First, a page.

Steele is also an author, politician and Houston’s “First Lady of Rock.” El Airiachi understands it could be daunting to perform for such a person.

“We are so happy to have her and she's seen a lot in all of her years,” he said. “I think it's important to be a rock star. Be professional on that stage, give a performance, not just a comedy act. Let her see and feel the rock that you possess and before you walk onstage take a breath, take a breath and say to yourself, “I am air guitar — hear me rock.”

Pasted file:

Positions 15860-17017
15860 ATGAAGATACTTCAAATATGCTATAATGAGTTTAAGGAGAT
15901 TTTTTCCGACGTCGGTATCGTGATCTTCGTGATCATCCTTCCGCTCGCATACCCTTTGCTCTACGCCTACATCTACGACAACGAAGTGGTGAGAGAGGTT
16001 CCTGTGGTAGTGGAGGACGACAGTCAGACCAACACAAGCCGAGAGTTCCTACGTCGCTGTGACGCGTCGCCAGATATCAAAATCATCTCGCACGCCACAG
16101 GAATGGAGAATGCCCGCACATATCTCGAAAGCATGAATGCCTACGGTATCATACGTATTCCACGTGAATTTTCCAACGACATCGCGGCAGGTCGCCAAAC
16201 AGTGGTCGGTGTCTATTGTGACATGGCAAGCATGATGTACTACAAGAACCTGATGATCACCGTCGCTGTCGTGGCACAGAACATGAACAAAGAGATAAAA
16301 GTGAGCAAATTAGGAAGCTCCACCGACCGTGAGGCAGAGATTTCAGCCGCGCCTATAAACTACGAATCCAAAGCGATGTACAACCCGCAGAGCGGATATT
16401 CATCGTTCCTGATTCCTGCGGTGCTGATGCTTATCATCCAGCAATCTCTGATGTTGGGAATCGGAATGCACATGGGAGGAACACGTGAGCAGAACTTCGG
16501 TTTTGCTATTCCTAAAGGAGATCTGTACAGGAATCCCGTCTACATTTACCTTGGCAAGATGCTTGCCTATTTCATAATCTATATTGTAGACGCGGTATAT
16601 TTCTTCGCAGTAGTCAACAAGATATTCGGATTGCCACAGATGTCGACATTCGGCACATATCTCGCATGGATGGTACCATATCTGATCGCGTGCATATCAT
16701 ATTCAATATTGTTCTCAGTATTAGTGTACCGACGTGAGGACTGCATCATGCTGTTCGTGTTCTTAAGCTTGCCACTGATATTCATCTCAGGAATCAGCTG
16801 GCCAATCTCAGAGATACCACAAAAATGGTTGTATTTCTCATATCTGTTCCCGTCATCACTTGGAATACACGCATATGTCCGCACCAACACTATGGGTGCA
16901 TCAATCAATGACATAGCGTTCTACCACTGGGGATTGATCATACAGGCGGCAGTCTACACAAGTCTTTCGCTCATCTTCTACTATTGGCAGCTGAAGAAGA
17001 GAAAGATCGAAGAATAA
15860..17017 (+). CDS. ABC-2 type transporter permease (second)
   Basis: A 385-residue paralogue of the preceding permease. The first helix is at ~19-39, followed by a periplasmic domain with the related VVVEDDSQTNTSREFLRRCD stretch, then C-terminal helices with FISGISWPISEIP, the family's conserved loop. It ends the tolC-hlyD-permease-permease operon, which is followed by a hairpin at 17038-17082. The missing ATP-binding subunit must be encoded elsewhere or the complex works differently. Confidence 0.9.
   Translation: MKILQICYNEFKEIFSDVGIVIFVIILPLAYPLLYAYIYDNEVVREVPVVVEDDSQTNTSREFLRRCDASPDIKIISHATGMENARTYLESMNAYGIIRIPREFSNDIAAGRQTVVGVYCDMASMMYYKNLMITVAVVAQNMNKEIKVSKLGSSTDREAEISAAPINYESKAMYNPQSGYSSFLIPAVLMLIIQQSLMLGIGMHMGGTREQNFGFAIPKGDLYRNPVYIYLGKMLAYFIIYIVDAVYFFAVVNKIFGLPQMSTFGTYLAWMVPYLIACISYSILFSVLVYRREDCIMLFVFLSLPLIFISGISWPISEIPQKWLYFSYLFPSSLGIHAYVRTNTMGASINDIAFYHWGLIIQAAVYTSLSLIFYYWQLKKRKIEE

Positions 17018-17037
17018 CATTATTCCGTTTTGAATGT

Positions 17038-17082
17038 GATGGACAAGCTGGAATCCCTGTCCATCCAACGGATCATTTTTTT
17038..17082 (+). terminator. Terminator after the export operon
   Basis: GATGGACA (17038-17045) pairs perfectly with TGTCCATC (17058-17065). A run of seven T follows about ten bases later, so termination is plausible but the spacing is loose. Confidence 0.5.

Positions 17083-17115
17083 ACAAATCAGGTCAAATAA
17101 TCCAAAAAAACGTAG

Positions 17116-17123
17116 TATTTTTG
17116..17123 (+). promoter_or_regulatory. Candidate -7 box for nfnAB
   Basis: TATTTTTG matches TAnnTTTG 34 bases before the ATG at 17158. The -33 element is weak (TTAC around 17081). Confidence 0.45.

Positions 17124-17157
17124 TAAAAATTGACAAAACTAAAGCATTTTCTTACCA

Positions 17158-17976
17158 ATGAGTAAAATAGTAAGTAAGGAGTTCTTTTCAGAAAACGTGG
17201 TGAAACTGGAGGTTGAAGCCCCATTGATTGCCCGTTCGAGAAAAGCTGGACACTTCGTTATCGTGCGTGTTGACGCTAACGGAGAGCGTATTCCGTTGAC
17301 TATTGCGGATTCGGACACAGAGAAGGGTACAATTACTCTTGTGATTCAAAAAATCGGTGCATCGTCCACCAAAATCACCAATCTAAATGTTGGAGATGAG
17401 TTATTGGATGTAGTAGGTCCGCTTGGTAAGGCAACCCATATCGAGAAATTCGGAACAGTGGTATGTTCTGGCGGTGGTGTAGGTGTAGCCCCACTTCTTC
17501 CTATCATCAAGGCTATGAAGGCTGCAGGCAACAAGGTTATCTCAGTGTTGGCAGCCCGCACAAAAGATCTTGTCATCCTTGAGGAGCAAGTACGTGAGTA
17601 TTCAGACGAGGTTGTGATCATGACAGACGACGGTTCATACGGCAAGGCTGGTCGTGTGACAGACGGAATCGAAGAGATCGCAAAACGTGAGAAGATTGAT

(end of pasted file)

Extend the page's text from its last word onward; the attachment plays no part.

Really, how could you go wrong with advice like that? It’s the kind of advice that took Dejoie-Lowe from Air Guitar observer to event organizer in two short years. It’s advice that has allowed Garza to meet and perform for people from everywhere.

“For me the single aspect that is the most fun is the spirit of competition, the camaraderie of all the competitors. Everybody wants to win and everybody cheers everyone on,” said Garza, whose ultimate goal is to represent Houston, Texas, U.S.A. at a world championship in Finland. “My motto has been there are no strangers in air guitar, just friends you haven't met.”

El Airiachi's motto: There are no strangers in air guitar, just friends you haven't met.
El Airiachi's motto: There are no strangers in air guitar, just friends you haven't met.
Photo courtesy of U.S. Air Guitar Championships